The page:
What did the sheep breeders do with their wool fleeces? Felting, in my words, is the process of producing felt, a textile or fabric that by combining and compressing the loose fibers or hair. You can use fibers that are synthetic or natural.
Do you remember the sheets of brightly colored felt fabric that you used in kindergarten? Those are made with synthetic fibers and mass produced by some large machines. There are two basic ways of felt making: Wet and Dry. Wet Felting is the process of using water, soap and some form of agitation to cause the fibers to open up and then bind together. You can do this with raw wool fiber, washed fiber, carded batts, or processed wool roving and sliver.
This process also works for felting previously knitted, crocheted or woven items such as wool sweaters. Have you ever accidentally shrunk a wool sweater by sticking it in the washer and dryer? Well, you can actually do that on purpose, too! You can do this by hand with a single needleor with a tool using multiple needles. There are also very large machines which create felt using hundreds or even thousands of needles.
Felt can be made of natural fibers such as wool or animal fur, or from synthetic fibers such as petroleum-based acrylic or acrylonitrile or wood pulp-based rayon. Check out How to Needle Felt for Beginners. Basically, the wool is arranged in perpendicular layers to make an interlocked piece of felt fabric. Then you apply water and soap and work it into the wool.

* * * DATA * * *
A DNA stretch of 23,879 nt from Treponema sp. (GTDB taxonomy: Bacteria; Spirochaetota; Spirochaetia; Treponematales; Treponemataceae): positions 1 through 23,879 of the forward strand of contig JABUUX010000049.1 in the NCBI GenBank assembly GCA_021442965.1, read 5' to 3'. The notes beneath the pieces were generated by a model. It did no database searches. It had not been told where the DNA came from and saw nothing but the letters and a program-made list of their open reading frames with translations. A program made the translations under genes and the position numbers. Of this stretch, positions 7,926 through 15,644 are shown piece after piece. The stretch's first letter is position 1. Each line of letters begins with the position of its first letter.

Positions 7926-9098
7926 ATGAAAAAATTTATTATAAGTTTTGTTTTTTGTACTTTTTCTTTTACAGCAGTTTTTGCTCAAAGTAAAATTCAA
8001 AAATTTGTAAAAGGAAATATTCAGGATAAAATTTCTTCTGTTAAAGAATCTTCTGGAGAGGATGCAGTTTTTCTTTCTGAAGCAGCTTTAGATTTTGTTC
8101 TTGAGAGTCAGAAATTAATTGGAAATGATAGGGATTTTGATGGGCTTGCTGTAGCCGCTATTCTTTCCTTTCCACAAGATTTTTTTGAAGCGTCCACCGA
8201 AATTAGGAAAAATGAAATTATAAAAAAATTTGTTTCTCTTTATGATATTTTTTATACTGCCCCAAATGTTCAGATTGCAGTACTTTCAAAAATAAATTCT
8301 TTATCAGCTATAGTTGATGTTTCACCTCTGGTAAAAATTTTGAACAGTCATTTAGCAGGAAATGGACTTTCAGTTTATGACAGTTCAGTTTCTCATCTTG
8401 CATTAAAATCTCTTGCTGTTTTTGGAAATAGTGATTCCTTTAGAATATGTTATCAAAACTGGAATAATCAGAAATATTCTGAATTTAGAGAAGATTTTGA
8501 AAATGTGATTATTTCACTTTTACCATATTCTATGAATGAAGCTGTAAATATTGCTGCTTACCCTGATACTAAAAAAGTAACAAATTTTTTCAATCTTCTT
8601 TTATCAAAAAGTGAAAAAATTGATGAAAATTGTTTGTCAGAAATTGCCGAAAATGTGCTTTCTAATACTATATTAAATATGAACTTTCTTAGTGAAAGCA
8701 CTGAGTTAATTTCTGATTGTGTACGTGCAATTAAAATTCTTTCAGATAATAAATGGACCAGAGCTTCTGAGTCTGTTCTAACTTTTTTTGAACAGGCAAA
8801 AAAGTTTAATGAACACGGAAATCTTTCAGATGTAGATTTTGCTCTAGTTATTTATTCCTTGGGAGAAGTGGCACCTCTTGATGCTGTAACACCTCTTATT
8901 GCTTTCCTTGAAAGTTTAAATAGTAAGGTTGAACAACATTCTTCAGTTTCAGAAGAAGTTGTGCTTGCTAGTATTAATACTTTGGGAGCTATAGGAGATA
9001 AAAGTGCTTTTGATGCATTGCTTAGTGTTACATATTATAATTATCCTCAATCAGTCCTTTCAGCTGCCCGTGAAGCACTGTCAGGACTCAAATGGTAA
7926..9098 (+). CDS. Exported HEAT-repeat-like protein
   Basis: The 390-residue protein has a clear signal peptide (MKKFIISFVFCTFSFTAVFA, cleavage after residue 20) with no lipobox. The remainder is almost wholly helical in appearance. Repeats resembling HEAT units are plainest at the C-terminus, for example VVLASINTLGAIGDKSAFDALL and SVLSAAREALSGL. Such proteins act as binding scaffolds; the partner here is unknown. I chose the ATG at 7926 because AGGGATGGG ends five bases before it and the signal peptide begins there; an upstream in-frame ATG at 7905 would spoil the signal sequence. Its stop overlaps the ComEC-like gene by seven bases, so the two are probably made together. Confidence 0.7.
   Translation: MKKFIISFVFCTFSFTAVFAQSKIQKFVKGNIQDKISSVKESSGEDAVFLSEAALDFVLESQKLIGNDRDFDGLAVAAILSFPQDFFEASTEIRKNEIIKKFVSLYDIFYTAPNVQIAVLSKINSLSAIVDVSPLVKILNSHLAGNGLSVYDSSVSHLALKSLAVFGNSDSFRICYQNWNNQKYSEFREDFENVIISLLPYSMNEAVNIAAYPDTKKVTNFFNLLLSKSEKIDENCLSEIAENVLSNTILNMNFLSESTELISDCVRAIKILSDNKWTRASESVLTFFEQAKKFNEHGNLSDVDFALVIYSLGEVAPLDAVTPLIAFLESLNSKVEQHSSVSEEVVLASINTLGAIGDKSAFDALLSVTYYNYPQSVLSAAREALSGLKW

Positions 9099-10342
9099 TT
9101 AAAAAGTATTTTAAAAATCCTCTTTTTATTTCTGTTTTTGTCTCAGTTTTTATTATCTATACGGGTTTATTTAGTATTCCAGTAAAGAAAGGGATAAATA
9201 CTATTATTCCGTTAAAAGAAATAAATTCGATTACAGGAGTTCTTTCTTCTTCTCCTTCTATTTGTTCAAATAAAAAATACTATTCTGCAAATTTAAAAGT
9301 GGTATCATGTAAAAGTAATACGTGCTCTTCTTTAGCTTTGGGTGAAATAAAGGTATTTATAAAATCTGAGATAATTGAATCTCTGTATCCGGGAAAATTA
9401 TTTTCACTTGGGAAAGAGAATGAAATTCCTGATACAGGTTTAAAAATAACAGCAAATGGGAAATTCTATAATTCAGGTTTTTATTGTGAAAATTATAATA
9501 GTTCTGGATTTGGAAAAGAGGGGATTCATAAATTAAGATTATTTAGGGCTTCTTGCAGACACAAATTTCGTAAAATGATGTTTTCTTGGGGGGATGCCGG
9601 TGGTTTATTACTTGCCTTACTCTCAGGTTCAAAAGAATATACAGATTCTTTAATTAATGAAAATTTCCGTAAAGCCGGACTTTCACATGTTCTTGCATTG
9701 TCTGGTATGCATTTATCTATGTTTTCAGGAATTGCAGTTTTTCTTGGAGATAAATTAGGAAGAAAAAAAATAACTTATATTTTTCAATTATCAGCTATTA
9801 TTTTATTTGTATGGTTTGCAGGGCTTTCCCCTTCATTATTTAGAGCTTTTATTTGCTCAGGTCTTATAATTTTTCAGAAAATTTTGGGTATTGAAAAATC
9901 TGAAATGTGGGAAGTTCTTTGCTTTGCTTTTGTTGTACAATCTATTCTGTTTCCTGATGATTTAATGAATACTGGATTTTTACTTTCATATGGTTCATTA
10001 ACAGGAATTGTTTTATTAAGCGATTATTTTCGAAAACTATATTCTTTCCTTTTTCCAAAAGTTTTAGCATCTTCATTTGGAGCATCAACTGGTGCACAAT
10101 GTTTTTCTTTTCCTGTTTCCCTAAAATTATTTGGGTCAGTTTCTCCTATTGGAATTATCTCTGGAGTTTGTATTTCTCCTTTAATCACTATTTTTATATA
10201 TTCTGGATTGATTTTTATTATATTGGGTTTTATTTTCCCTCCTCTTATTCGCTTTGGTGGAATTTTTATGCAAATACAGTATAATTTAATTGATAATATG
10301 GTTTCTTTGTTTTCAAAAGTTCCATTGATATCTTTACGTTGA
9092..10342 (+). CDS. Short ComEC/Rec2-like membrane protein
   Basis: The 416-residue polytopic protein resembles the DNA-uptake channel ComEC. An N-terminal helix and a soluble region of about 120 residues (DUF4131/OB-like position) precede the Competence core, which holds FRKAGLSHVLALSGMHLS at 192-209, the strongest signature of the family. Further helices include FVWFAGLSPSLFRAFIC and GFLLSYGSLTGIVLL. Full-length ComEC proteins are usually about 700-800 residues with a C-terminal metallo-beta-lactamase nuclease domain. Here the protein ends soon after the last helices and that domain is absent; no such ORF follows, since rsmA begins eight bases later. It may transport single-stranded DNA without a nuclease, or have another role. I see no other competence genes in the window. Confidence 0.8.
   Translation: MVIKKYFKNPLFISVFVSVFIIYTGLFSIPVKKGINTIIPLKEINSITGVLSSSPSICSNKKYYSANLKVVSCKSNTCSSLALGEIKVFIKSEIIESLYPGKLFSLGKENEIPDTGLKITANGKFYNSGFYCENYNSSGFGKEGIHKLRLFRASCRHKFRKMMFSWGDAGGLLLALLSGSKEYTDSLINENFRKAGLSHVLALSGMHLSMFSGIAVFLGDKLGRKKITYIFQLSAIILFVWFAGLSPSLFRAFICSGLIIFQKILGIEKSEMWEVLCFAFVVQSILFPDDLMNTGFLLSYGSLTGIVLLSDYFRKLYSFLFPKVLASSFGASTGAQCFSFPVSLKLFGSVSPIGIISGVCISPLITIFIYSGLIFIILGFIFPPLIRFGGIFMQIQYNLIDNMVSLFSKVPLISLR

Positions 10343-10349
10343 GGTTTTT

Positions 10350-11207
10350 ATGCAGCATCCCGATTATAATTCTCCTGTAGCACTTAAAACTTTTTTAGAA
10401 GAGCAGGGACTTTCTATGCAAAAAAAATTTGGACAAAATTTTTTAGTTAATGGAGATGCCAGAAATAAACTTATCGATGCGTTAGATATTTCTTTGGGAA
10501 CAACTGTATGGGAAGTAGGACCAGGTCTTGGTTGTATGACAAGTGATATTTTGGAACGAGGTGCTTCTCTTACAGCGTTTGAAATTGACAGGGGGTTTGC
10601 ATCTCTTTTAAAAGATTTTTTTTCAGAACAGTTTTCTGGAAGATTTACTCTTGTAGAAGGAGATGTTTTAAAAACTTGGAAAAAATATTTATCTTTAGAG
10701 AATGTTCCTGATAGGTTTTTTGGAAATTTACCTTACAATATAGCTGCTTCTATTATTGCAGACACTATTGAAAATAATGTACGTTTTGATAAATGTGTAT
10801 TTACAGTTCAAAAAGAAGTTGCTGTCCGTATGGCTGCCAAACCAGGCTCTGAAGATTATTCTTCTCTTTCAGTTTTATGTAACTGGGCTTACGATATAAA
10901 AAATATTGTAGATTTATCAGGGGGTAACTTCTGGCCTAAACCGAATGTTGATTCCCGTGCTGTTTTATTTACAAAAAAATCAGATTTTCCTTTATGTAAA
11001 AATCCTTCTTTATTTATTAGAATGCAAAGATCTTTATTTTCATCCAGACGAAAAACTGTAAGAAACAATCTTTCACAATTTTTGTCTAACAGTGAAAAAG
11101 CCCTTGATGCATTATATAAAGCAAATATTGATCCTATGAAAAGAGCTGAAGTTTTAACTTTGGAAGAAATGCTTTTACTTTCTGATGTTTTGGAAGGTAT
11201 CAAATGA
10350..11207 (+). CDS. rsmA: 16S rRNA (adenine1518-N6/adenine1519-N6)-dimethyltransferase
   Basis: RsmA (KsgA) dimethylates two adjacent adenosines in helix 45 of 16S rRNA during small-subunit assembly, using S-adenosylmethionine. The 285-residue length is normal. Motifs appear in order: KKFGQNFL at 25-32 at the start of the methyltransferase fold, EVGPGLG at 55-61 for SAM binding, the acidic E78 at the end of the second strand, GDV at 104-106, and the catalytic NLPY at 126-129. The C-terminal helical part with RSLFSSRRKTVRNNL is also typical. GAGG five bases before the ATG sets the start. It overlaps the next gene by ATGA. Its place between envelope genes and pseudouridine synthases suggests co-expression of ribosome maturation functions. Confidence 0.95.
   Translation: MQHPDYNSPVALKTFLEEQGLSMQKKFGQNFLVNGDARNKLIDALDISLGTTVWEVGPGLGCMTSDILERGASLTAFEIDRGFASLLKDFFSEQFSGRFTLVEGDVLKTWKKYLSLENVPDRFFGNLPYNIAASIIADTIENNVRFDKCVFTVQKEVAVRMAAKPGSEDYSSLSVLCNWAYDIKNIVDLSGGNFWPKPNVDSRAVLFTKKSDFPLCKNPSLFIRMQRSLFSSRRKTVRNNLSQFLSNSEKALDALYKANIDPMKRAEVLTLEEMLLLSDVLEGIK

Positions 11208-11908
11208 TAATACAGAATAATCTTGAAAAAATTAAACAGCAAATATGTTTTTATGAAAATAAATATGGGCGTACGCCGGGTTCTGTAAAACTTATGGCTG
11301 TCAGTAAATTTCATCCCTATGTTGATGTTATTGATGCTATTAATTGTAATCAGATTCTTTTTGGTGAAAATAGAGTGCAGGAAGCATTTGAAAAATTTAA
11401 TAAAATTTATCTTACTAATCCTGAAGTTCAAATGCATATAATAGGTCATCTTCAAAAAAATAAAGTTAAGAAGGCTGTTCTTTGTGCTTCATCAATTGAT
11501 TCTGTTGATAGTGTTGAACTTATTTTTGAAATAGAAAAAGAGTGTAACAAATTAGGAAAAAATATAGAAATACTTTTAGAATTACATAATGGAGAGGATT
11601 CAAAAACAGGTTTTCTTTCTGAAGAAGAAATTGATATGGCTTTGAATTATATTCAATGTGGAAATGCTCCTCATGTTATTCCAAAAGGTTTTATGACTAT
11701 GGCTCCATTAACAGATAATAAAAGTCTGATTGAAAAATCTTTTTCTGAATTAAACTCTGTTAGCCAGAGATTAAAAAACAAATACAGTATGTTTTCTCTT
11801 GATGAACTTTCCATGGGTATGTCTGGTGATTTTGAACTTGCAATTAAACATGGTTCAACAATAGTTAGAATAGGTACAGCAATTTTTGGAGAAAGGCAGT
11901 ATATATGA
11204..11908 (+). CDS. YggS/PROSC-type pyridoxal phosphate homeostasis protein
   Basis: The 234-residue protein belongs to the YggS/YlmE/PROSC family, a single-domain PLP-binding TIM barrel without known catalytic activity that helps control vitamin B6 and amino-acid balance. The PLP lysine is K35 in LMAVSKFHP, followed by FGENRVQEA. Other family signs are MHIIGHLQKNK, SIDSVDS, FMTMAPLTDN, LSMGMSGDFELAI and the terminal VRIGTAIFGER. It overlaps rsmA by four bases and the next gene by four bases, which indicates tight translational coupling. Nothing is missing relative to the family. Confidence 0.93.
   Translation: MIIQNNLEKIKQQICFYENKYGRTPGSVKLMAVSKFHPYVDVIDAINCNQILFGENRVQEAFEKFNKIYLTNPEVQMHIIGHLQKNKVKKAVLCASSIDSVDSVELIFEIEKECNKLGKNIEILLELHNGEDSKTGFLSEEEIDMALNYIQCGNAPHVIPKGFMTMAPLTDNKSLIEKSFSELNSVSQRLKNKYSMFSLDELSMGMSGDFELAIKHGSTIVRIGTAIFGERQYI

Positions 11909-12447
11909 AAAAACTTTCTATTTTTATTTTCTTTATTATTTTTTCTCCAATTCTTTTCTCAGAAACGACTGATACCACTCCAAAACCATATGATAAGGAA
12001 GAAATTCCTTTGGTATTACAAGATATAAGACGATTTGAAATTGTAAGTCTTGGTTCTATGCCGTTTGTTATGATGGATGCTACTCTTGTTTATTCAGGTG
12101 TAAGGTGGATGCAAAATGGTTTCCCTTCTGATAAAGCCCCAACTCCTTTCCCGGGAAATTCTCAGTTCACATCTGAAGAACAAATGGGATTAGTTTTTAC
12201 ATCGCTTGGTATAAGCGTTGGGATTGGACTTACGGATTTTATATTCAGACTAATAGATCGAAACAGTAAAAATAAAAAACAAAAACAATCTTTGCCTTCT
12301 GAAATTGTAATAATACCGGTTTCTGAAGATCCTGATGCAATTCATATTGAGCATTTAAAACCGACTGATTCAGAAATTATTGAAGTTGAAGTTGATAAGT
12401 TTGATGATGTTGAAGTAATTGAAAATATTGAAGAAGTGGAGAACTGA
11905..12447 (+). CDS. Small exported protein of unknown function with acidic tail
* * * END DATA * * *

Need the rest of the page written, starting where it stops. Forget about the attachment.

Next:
Next, the piece is manipulated with your hands, gently at first with gradually increasing pressure and agitation. Finally, the piece is rolled up inside a matchstick blindbubble wrap or a sisal mat. This is rolled back and forth a few hundred times to further felt the wool. Fulling the felt fabric involves dropping and throwing it on a table.
This further shrinks and hardens the wool and creates a firm piece of felt that can be cut and sewn without raveling. Your final felted fabric will be much smaller than the original layout of wool. How much shrinkage occurs depends on the direction of the fibers and the amount of agitation and fulling.This is what folks think about as the traditional or oldest felting method.